Background: Evidence is emerging regarding the relationship between a dysbiosis of the human gut microbiota and a number of gastrointestinal diseases as well as diseases beyond the gut. Probiotics have been investigated in many gastrointestinal disease states, with variable and often modest outcomes. Faecal transplantation is an alternative approach to manipulate the gut microbiota.
Aim: To review the use of faecal transplantation therapy for the management of gastrointestinal disorders.
Methods: Available articles on faecal transplantation in the management of gastrointestinal disorders were identified using a Pubmed search and bibliographies of review articles on the subject were collated.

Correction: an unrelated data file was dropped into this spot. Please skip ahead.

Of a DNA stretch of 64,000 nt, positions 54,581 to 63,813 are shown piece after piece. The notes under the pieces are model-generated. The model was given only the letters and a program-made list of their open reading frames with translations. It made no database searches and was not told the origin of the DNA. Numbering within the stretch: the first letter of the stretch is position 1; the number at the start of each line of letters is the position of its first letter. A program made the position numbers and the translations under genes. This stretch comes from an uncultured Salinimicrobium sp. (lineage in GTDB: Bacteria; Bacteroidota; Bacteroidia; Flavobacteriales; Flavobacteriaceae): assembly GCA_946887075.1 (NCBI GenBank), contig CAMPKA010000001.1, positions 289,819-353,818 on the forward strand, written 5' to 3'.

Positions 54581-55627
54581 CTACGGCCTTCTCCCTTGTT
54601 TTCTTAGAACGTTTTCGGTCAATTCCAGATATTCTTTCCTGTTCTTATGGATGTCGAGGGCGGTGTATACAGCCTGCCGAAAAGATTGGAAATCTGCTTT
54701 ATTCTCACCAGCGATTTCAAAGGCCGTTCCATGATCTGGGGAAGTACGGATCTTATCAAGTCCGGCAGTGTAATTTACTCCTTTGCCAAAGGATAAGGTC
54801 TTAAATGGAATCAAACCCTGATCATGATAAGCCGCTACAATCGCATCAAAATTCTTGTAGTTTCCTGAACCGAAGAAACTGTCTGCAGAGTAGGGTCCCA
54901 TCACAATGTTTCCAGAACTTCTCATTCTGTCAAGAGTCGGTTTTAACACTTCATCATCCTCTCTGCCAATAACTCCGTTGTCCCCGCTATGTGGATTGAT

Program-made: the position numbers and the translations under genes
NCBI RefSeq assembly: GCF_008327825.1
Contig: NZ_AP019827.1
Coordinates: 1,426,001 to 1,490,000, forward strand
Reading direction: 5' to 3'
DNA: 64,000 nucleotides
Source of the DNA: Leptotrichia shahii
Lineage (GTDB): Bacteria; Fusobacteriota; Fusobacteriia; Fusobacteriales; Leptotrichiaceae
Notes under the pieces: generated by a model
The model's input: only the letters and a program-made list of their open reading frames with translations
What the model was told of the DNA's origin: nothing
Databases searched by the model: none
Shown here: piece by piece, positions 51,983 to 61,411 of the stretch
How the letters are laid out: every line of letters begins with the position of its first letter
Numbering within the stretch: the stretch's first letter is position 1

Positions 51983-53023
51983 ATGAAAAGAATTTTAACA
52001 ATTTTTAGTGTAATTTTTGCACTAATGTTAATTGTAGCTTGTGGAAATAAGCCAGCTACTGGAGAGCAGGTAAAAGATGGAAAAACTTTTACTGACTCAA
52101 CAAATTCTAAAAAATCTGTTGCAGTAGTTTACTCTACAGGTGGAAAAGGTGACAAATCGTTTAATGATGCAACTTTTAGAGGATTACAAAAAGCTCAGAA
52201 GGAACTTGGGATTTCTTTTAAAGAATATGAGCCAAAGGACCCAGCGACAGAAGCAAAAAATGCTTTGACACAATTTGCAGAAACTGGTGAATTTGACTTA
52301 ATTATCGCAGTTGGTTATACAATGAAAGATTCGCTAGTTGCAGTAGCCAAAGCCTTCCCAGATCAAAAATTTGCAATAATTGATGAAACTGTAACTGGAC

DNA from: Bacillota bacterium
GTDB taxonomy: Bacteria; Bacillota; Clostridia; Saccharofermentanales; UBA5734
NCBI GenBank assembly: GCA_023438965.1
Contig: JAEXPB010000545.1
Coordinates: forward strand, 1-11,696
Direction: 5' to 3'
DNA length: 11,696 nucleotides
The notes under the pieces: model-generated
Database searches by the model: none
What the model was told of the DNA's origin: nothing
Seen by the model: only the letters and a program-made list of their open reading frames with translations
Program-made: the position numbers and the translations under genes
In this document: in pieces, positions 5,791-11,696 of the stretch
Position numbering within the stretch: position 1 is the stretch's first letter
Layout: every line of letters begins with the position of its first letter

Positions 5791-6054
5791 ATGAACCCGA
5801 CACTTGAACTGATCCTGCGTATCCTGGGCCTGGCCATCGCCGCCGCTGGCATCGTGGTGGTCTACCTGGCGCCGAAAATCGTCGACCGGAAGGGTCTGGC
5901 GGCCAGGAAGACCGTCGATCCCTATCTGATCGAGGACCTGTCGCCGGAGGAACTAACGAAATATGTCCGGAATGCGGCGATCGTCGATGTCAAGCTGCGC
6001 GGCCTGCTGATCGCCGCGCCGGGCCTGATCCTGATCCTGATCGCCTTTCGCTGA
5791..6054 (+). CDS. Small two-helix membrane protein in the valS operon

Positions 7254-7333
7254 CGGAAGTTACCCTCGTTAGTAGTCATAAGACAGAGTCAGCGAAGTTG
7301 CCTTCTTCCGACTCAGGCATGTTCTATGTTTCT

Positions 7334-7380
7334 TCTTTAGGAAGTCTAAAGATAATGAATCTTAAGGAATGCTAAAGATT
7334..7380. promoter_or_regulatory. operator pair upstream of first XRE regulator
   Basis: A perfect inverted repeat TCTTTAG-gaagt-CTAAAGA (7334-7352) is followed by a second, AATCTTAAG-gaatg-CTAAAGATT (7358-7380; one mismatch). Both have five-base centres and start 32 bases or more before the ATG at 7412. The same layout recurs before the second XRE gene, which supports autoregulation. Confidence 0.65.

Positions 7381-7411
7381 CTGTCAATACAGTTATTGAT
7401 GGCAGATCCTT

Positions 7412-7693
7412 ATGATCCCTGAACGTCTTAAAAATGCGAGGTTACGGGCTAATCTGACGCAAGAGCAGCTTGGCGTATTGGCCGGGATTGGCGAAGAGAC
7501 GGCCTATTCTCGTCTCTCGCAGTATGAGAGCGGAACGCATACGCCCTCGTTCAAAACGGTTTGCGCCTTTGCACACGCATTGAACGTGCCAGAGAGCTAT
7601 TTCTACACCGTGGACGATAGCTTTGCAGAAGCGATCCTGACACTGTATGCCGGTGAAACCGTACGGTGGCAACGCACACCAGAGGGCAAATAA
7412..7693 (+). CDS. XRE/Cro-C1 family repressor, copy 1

Results: A total of 239 patients who had undergone faecal transplantation were reported. Seventeen of 22 studies of faecal transplantation were in fulminant or refractory Clostridium difficile. Studies of faecal transplantation are heterogeneous regarding the patients, donors, screening, methods of administration and definition of response. Faecal transplantation for C. difficile has been demonstrated to be effective in 145/166 (87%) patients. Small numbers of patients are reported to have undergone successful faecal transplantation for irritable bowel syndrome and inflammatory bowel disease.
Conclusions: Faecal transplantation has been reported with good outcomes for fulminant and refractory C. difficile. No adverse effects of faecal transplantation have been reported. However, there are no level 1 data of faecal transplantation and reports to date may suffer from reporting bias of positive outcomes and under-reporting of adverse effects. This therapy holds great promise, where a dysbiosis of the gut microbiota is responsible for disease and further studies are necessary to explore this potential.
© 2011 Blackwell Publishing Ltd.